US Navy’s littoral combat ship 17 passes acceptance trials

The US Navy’s littoral combat ship (LCS) 17, the future USS Indianapolis, has completed acceptance trials in Lake Michigan, Lockheed Martin said.

This is the ship’s final significant milestone before its delivery later this year.

The trials included a full-power run, maneuverability testing, and surface and air detect-to-engage demonstrations of the ship’s combat system. Major systems and features were demonstrated, including aviation support, small boat launch handling and recovery and machinery control and automation.

LCS 17 is the ninth Freedom-variant LCS designed and built by the Lockheed Martin-led industry team at Fincantieri Marinette Marine yard.

“LCS 17 is joining the second-largest class of ships in the U.S. Navy fleet, and we are proud to get the newest littoral combat ship one step closer to delivery,” Joe DePietro, Lockheed Martin vice president and general manager, Small Combatants and Ship Systems, said.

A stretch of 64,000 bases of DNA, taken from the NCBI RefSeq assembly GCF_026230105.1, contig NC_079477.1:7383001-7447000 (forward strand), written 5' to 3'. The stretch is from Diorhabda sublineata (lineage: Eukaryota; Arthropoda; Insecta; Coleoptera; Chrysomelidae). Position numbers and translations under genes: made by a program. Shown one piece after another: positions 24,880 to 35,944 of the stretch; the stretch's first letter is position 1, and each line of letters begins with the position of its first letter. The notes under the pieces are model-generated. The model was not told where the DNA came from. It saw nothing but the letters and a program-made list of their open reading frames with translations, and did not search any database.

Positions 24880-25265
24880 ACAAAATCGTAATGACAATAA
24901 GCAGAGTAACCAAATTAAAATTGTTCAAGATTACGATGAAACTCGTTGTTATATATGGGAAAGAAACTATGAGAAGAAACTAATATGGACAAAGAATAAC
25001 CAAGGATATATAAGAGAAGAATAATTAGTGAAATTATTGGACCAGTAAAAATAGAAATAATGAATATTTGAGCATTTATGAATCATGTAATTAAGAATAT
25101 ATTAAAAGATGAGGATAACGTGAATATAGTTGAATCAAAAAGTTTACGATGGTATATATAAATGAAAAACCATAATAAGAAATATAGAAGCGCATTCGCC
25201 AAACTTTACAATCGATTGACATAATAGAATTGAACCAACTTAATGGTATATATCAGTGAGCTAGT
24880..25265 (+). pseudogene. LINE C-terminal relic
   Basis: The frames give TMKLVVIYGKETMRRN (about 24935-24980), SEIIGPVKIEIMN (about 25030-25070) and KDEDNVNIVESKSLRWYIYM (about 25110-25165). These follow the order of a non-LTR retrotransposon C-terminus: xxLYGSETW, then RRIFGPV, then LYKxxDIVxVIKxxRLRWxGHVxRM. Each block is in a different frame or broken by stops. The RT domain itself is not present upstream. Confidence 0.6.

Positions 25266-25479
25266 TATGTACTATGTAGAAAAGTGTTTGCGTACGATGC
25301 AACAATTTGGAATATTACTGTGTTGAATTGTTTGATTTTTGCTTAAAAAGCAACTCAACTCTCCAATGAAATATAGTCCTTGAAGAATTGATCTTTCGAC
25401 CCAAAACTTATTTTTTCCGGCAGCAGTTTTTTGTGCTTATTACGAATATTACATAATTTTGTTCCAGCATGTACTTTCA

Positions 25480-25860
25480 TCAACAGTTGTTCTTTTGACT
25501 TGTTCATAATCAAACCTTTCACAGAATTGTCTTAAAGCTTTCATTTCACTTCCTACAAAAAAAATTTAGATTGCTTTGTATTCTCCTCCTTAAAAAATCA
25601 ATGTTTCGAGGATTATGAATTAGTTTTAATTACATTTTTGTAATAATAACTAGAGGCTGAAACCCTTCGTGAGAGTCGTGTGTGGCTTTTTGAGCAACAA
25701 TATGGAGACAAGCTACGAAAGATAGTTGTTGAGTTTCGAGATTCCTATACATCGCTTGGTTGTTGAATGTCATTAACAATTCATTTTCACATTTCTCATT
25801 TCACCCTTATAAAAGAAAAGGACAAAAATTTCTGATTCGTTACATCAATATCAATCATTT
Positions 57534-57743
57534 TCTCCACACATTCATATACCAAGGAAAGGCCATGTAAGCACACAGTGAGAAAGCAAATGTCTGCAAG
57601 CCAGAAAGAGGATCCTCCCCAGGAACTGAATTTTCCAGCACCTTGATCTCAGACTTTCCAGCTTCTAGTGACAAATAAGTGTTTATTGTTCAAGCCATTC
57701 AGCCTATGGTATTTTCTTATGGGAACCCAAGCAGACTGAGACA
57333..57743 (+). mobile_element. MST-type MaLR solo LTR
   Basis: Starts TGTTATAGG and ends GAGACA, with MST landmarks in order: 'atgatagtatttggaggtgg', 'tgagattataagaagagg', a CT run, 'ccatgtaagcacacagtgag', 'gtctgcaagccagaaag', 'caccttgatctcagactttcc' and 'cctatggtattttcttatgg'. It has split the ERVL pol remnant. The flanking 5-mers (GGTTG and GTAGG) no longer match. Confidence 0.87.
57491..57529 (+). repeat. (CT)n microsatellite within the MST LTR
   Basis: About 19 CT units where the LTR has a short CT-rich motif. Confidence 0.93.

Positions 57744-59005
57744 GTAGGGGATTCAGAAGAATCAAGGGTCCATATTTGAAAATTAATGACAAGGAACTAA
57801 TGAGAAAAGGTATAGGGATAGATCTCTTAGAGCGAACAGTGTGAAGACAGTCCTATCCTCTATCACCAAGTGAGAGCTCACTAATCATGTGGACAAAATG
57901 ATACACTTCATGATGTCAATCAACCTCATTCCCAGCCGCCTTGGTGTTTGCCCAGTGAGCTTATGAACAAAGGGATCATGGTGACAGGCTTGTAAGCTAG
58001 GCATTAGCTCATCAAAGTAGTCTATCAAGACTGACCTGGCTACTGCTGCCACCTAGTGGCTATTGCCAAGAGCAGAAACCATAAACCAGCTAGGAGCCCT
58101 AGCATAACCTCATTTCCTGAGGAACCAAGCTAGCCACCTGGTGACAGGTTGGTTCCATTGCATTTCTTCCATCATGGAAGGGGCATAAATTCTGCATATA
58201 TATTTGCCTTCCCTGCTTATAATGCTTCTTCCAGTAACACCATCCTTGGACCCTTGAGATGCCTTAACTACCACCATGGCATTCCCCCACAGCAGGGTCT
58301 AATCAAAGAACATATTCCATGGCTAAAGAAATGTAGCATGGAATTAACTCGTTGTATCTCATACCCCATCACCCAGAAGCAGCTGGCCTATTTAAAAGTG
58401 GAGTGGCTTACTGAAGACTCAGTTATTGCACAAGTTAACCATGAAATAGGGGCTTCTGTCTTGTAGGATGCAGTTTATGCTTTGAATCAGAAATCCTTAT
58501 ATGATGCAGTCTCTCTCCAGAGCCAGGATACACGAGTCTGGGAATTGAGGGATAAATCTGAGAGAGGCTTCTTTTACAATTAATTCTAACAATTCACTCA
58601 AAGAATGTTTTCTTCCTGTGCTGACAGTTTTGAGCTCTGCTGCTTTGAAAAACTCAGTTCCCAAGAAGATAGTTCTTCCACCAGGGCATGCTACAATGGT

“This ship is lethal and flexible, and we are confident that she will capably serve critical U.S. Navy missions today and in future,” he added.

LCS is designed to complete close-to-shore missions and is a growing and relevant part of the US Navy’s fleet. As explained, LCS can be modified to integrate capabilities including over-the-horizon missiles, advanced electronic warfare systems and decoys, with 40 percent of its hull easily reconfigurable. Able to reach a speed of more than 40 knots, LCS is equipped with rolling airframe missiles (RAM) and a Mark 110 gun, capable of firing 220 rounds per minute.

The LCS class consists of two variants, the Freedom variant and the Independence variant, designed and built by two industry teams. The Freedom variant team is led by Lockheed Martin and the Independence variant team by Austal USA.

Photo: LCS 17 (Indianapolis) completed acceptance trials in Lake Michigan. Photo: Lockheed Martin